Tax extension in Focus as Boulder Mulls Muni Ballot Measures


If renewed in November at its current rate, the soon-to-expire tax that funds Boulder’s effort to form a municipal electric utility would generate a projected $6.3 million over the next three years.

That amount would be roughly $10.2 million short of what staff working on the municipalization project anticipates it would need through 2020, a memo from staff to the City Council stated.

Future funding and its potential mechanisms will be discussed during a council study session Tuesday on ballot measures related to municipalization, at least two of which are expected to reach voters in November.

The question of how, if at all, to pursue the amount of funding staff expects to need seems to have numerous potential answers, according to the memo.

In its latest application to the state Public Utilities Commission — the regulatory body currently presiding over Boulder’s bid to separate from Xcel Energy and pursue local energy independence — the city writes of a “go/no go” decision to take place in 2019 or 2020.

This is the point at which Boulder will, theoretically, have completed Xcel asset condemnation and determined the costs of acquisition, transition and facility separation.

But to even reach that point, staff says, it will need $5 million for regulatory and legal work, $4.5 million for system design, $4.2 million for staffing and a $2.8 million contingency.

City staff has advised the council to consider seeking funds through extension scenarios that run from two to six years. The most costly scenario presented by staff would see average residential monthly bills rise $3.22. Longer extensions would spread costs out to below $0.50 on average, staff wrote.

If Boulder looks to scenarios that bring rising monthly bills, however, the memo added, “the dollar impact to large scale users, such as Ball Aerospace” — which has repeatedly opposed the municipalization effort in its current form — “and the University of Colorado, would be significantly greater.”

Should the City Council opt against a tax extension on the ballot but still seek to fund municipalization, it could look to reallocate money from elsewhere in Boulder’s budget — though that “would not be painless for the city,” the memo stated.

“It would require severe reductions in some services and would eliminate enhancements for other programs and services during the time the expenses were being absorbed,” city staff wrote.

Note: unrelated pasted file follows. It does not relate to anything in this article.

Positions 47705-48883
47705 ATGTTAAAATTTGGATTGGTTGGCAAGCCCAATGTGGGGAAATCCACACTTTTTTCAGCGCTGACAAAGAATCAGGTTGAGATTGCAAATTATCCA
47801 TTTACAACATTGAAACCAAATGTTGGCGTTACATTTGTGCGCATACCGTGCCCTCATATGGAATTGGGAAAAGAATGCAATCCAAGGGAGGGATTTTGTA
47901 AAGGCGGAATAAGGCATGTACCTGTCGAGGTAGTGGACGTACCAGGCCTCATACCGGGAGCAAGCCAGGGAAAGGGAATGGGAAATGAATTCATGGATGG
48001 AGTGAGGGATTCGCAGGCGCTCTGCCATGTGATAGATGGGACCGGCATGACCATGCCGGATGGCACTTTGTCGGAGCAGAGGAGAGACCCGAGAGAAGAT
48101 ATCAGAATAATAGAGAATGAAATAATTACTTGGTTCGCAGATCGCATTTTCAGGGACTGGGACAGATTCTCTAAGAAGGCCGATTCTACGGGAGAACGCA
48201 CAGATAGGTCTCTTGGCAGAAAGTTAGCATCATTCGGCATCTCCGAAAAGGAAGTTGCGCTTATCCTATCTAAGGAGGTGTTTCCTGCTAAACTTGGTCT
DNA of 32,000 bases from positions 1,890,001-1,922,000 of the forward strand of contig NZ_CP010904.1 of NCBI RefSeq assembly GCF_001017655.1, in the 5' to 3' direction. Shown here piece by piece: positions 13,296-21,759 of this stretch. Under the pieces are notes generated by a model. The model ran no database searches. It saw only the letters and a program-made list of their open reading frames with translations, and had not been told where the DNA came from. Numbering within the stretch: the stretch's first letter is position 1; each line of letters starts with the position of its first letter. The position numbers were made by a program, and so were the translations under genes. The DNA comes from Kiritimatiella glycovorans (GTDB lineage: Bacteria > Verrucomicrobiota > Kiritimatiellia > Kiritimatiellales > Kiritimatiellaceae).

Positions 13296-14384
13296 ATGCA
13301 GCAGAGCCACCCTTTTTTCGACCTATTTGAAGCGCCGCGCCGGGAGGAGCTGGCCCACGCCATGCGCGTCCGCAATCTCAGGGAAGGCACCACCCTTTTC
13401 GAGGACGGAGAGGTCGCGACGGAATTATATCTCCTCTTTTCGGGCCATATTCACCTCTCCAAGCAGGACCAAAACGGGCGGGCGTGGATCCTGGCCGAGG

Staff has also advised consideration of an alternative tax measure — one that would be aimed at generating revenue for climate-related action separate from municipalization — that would only go into effect if it received more votes than an extension of the current tax.

The council will also discuss on Tuesday asking voters to extend the council privilege to discuss municipalization in executive session and to amend a section of city charter.

The section in question includes the passage, “The city council shall establish a light and power utility only if it can demonstrate, with verification by a third-party independent expert, that the utility can acquire the electrical distribution system in Boulder and charge rates that do not exceed those rates charged by Xcel Energy at the time of acquisition.”

Staff’s memo suggests that council may wish to omit “at the time of acquisition.”

The council’s Tuesday session will come more than two weeks before the city begins its trial before the Public Utilities Commission. The commission will have a deadline of Sept. 13 — which comes after ballots must be certified by the city clerk’s office — to issue a decision, though Terry Bote, a spokesman for the regulators, reaffirmed this week that the commission “has committed to issuing a decision as expeditiously as possible.”

The different potential judgments in the case could impact the course of municipalization in Boulder, and thus impact funding, among other factors that could be included on the ballot.

But city spokeswoman Sarah Huntley said that city attorneys are not recommending the council put any contingent measures to the voters.

“Staff is not considering or putting forth proposed language that would be contingent on a particular outcome,” of the commission, she said. “We think it would be incredibly difficult to foretell the range of possible outcomes and capture that in a word that would be very clear for voters.”

This Letter to the Editor was originally published in the Daily Camera.